However, he was shipped across town before the 1974 season, and the White Sox got a shell of the player Santo was with the Cubs. He hit just five homers and .221 during his one year with the Sox, while the Cubs got four players in return in the deal, two of which made notable impacts in the majors. Pitcher Steve Stone would win a Cy Young award six years after the trade, albeit with Baltimore, while Steve Swisher would become an All-Star with the Cubs.
18. Senators Trade Early Wynn to the Indians
Transaction: Washington trades Wynn and Mickey Vernon to Cleveland for Joe Haynes, Ed Klieman and Eddie Robinson
Wynn’s Indians tenure: 9 seasons (1949-57)
Wynn with Indians: 163-100 (.620 W-L%), 3.27 ERA, 1,248 K
Bottom line: You know it’s a bad trade when one team trades away their two best players in the deal. That’s what happened to the Senators who sent away future 300-game winner, Early Wynn, as well as a two-time batting champion in Mickey Vernon to Cleveland.
Wynn was the centerpiece, and Cleveland’s pitching staff did something that Washington’s didn’t: They forced him to develop other pitches besides his fastball. That transformed Wynn from a good pitcher into a great pitcher and eventual Hall of Famer. Meanwhile, Washington’s prized return in the trade was first baseman Eddie Robinson who would become a four-time All-Star, but three of those came outside of his time in D.C.
17. Mariners Trade Jason Varitek to the Red Sox
Transaction: Seattle trades Varitek and Derek Lowe to Boston for Heathcliff Slocumb
Varitek’s career: 15 seasons (1997-2011)
Varitek’s stats: 3 All-Stars, 193 HR, 757 RBI
Bottom line: The city of Boston can thank this trade for helping end the 86-year World Series drought for the Red Sox. The transaction landed them to pillars of that championship-winning team in catcher Jason Varitek and pitcher Derek Lowe. Both were multi-time All-Stars with the Sox and combined to form one of the best batteries in the game for a period.
The Mariners motivation for this trade was that they wanted to upgrade their bullpen for a postseason push in 1997. However, acquiring Heathcliff Slocumb wasn’t the answer in doing that, as the reliever went 0-4 in 1997 and then 2-5 in ’98. He also had a 4.97 ERA during his 1.5 years in Seattle.
16. Pirates Trade Aramis Ramirez to the Cubs
Transaction: Pittsburgh trades Ramirez, Kenny Lofton and cash to Chicago for Matt Bruback, Jose Hernandez and Bobby Hill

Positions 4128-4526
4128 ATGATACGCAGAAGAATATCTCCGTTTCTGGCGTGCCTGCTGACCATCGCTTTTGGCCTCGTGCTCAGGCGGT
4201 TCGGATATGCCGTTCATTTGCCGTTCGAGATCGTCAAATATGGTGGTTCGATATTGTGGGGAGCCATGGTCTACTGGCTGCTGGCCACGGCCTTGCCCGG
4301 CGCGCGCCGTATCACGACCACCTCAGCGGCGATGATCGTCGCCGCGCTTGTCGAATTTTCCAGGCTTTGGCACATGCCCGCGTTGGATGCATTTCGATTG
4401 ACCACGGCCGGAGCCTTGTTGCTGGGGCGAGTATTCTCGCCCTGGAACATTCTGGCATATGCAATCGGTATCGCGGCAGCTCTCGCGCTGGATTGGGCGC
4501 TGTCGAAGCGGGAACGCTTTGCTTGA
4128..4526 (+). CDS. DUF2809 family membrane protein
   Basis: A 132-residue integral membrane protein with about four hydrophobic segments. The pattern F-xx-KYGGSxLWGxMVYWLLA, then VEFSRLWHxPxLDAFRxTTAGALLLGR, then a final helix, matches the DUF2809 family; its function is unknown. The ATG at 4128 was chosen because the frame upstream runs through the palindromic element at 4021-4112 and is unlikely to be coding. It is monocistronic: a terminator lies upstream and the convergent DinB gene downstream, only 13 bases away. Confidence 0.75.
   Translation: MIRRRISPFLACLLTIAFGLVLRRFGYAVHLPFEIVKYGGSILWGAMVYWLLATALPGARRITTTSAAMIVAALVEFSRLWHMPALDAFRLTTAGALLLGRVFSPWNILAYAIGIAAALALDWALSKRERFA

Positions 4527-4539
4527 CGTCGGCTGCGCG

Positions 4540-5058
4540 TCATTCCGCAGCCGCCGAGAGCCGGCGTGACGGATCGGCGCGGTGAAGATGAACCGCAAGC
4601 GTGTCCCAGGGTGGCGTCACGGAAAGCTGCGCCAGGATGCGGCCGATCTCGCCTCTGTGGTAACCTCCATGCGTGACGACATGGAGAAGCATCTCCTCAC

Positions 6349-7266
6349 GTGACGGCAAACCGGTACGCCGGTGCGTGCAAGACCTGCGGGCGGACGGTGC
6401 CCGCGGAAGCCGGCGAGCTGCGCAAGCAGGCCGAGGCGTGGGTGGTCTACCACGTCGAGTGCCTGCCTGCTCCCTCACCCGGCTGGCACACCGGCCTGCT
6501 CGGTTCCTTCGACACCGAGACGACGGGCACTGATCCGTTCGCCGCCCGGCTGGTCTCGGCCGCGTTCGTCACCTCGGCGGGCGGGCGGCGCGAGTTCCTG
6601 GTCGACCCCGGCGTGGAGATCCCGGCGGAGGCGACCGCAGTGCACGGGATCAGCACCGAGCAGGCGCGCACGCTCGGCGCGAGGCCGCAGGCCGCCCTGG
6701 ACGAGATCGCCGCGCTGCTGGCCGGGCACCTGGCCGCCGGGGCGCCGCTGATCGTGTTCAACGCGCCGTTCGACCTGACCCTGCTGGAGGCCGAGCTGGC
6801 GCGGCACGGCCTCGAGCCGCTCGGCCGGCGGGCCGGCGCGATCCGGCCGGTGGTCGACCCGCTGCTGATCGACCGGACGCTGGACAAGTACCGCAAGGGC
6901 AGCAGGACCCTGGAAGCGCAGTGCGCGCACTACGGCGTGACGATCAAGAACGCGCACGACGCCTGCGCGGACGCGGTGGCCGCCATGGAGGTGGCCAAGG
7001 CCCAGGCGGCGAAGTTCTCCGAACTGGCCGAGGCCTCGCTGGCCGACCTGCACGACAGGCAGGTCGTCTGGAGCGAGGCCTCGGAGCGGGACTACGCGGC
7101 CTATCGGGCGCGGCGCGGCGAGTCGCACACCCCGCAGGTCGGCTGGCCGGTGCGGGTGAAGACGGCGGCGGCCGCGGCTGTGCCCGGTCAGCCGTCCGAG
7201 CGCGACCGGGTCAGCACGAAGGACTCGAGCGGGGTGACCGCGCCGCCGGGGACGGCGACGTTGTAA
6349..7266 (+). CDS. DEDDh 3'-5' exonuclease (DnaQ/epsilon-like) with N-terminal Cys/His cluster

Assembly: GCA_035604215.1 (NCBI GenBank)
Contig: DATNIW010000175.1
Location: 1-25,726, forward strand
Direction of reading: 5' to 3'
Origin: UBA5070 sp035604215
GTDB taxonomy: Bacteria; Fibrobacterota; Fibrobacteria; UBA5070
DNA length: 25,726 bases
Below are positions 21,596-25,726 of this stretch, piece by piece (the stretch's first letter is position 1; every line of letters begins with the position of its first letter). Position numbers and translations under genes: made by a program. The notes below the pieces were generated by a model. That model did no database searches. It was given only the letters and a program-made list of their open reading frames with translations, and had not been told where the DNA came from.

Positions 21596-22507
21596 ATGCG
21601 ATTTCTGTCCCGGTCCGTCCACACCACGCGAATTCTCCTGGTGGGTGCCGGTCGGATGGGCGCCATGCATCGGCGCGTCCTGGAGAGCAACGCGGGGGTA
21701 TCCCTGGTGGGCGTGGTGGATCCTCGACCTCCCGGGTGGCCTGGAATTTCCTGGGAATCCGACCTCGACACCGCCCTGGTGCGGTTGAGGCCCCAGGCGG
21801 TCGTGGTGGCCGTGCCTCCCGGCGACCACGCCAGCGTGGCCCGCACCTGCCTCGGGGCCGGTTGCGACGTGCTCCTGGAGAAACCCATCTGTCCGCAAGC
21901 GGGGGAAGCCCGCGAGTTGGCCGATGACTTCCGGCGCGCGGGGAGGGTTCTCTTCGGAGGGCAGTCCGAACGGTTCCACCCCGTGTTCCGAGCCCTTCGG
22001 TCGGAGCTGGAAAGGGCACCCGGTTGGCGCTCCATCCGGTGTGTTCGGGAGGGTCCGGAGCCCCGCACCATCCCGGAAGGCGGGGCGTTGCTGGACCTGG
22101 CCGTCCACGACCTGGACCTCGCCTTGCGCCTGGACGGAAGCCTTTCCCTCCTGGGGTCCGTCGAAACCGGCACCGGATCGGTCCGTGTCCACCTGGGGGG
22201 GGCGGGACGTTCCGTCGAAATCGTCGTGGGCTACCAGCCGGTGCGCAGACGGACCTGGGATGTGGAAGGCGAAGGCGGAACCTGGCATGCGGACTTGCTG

Ramirez’s Cubs tenure: 9 seasons (2003-11)
Ramirez with Cubs: .294 BA, 239 HR, 806 RBI
Bottom line: Ramirez’s trade is an example of a team growing impatient with a young player despite the obvious talent. Ramirez hit .300 with 34 HRs as a 23-year-old in 2001 for Pittsburgh but could never match those numbers in ensuing seasons. Thus, the Pirates shipped him and speedster Kenny Lofton to Chicago for Jose Hernandez who was nearly a decade older than Ramirez. Hernandez’s best days were behind him, while Ramirez’s best was yet to come, and he proved that in the Windy City. With the Cubs, Ramirez eclipsed .300 four times, had 100-plus RBI four times and hit over 30 home runs three times.
As for Hernandez, he lasted just three months in Pittsburgh and hit .223 before being released by the team.
15. Cubs Trade Lou Brock to the Cardinals
Transaction: Chicago trades Brock, Jack Spring and Paul Toth to St. Louis for Ernie Broglio, Doug Clemens and Bobby Shantz
Brock’s Cardinals tenure: 16 seasons (1964-79)
Brock with Cardinals: 6 All-Stars, 888 SB, .297 BA
Bottom line: It’s one thing to be on the losing end of a lopsided trade, and it’s another to be on the losing end of a lopsided trade to a division rival. The Cubs grew impatient with Lou Brock’s development as a hitter, so they shipped the 25-year-old and spare parts to St. Louis for a deal headlined by pitcher Ernie Broglio who had won 18 games this previous year.
However, Broglio would go just 7-19 in three years with the Cubs, while Brock would become MLB’s stolen base king in St. Louis. Brock would also help the Cardinals win a World Series championship just four months after the trade, and he won another with the Cards three years later.
14. Red Sox Trade Tris Speaker to the Indians
Transaction: Boston trades Speaker to Cleveland for Sad Sam Jones, Fred Thomas and $55,000
Speaker’s Indians tenure: 11 seasons (1916-26)
Speaker with Indians: .354 BA, 1,965 H, 886 RBI
Bottom line: In 1914, Speaker hit .338, and the next year he hit .322. Despite his average dropping just .016 points, Boston’s president asked Speaker to take a 40 percent pay cut due to his dip in average. Speaker refused and, thus, was traded to Cleveland for a pair of players and, more importantly, $50,000 in cash.
Speaker proved Boston wrong by not only increasing his average in his first year in Cleveland but by leading the majors with a .386 average. He would hit over .350 during his 11 years with the Indians and remains MLB’s all-time leader in doubles (792).
13. Astros Trade Joe Morgan to the Reds
Transaction: Houston trades Morgan, Ed Armbrister, Jack Billingham, Cesar Geronimo and Denis Menke to Cincinnati for Tommy Helms, Lee May and Jimmy Stewart
Morgan’s Reds tenure: 8 seasons (1972-79)
Morgan with Reds: 2 NL MVPs, 8 All-Stars, 406 SB
Bottom line: Morgan was the prototypical top-of-the-order hitter who had great speed and a high on-base percentage. But the Astros wanted more power in their lineup, so they dealt him and others to Cincinnati for a package headlined by slugger Lee May.